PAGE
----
What is Eczema?
Eczema is a condition where patches of the skin become red, itchy, inflamed, and rough. Sometimes it can also cause blisters to occur. Usually onset in childhood, it affects roughly 1 in 5 children in the US at some point. Thankfully, the majority of children do grow out of it, with only 1-3% worldwide still experiencing the condition in adulthood.
Many people do not realize that eczema is a common sign of a food allergy. According to the office for National Statistics (2015), over 40% of US citizens who do not suffer any allergies themselves are unaware that the atopic skin condition is, in fact, a key allergy symptom.
Causes of Eczema
While eczema isn’t yet curable, the symptoms can be managed. There are various potential triggers for an eczema flare-up, including stress and environmental factors. Another common trigger for a flare-up is food allergens. It’s widely accepted that those with eczema are more prone to other allergic conditions such as hay fever and food allergies. A 2015 study found that roughly 50-70% of children with eczema are found to have at least one allergy.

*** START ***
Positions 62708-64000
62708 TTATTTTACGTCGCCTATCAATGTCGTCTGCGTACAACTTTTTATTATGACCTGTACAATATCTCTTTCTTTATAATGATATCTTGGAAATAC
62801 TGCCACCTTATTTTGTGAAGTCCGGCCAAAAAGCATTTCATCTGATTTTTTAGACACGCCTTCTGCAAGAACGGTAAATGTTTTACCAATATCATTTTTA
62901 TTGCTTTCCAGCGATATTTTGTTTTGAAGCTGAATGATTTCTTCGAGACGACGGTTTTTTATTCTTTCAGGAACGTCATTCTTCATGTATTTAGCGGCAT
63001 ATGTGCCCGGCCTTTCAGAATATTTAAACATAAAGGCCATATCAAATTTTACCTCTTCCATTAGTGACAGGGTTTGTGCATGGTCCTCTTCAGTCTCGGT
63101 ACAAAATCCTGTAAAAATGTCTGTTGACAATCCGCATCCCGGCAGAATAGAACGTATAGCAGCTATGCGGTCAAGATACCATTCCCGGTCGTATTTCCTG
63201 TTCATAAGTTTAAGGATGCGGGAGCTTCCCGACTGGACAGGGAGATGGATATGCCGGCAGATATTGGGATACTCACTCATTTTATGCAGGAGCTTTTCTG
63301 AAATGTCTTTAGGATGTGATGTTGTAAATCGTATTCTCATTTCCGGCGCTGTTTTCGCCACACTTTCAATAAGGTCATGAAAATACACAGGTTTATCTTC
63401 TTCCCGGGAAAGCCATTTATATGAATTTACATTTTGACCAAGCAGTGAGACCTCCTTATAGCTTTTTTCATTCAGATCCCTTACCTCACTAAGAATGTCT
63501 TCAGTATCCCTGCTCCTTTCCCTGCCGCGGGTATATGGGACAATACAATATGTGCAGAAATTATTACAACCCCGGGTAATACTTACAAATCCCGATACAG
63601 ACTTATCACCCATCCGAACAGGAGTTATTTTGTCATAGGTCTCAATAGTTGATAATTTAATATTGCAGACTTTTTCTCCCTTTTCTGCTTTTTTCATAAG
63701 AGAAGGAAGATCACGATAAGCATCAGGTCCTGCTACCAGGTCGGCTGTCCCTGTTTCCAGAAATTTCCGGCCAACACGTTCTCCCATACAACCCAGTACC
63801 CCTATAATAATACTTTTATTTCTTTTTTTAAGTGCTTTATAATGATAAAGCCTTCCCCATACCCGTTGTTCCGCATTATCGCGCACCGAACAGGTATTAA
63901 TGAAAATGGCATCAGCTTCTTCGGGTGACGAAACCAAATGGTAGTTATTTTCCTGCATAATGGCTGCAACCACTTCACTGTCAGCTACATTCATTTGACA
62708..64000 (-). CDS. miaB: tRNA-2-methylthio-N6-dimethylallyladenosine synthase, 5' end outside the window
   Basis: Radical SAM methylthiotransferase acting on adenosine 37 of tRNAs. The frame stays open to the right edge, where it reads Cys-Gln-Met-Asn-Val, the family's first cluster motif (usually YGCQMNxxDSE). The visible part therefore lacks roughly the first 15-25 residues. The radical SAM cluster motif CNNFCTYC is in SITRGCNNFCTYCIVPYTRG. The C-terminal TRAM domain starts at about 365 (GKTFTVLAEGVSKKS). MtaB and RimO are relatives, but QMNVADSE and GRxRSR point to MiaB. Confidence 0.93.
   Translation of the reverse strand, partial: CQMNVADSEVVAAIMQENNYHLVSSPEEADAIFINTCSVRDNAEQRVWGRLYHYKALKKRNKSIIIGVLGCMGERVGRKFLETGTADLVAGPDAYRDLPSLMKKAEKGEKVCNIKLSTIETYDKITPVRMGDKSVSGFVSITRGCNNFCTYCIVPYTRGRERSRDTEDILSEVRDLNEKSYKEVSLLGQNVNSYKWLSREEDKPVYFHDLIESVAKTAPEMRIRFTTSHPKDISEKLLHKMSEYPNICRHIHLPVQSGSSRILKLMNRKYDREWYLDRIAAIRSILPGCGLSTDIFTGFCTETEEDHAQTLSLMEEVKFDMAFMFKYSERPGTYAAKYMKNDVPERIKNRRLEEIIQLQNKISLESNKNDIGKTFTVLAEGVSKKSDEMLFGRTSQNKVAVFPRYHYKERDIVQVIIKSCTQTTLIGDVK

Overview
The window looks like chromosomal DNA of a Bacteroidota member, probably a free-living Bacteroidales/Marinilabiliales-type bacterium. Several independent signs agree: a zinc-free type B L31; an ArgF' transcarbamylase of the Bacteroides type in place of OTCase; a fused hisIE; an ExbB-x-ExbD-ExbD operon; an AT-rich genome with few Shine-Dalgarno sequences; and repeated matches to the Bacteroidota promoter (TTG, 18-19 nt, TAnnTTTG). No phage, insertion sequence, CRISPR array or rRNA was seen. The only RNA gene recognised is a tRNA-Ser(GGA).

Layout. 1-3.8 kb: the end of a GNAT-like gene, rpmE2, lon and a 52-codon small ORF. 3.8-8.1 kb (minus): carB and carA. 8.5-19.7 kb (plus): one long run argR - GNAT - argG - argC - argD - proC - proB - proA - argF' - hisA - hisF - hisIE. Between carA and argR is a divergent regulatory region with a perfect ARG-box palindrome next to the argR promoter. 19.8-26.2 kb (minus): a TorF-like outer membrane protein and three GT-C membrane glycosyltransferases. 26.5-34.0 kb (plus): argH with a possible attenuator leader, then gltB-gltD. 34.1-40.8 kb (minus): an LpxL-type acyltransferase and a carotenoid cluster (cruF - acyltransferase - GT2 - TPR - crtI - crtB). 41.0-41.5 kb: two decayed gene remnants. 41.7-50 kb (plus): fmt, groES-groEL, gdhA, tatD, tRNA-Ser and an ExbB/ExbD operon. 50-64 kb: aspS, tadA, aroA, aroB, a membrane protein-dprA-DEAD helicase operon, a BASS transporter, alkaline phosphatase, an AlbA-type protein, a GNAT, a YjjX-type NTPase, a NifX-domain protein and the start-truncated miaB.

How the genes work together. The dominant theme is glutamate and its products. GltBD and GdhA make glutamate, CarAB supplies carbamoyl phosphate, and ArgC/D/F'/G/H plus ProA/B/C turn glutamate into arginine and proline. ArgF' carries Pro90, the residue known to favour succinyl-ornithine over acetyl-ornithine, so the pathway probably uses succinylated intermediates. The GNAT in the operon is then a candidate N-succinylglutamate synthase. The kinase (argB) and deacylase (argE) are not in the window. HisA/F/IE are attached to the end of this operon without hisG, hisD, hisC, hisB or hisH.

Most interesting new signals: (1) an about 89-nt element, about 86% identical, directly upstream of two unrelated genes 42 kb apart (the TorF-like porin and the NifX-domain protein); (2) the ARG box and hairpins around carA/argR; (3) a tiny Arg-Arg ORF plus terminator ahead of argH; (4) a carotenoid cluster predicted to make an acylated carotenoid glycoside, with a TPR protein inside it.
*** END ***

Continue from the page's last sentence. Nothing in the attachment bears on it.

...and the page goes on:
There is evidence suggesting that eczema sufferers are more likely to develop food intolerances. A 2018 Chinese study found that patients with the skin condition have much higher levels of IgG when compared to healthy controls. This study also compared IgG levels among general allergy sufferers with those in the eczema group; they found similar levels of IgG in both groups.
Research into this atopic condition and its link with various other conditions has been quite a popular topic, with experts finding links between eczema and other conditions such as depression, insomnia and ADHD (attention-deficit hyperactivity disorder).
With these connected conditions and the strong relationship between food allergies and eczema in mind, it would seem logical for those suffering from the skin condition to seek out allergy and intolerance testing. Identifying food intolerances could be helpful in reducing symptoms, as research indicates a higher prevalence of food intolerances among those diagnosed with the skin condition.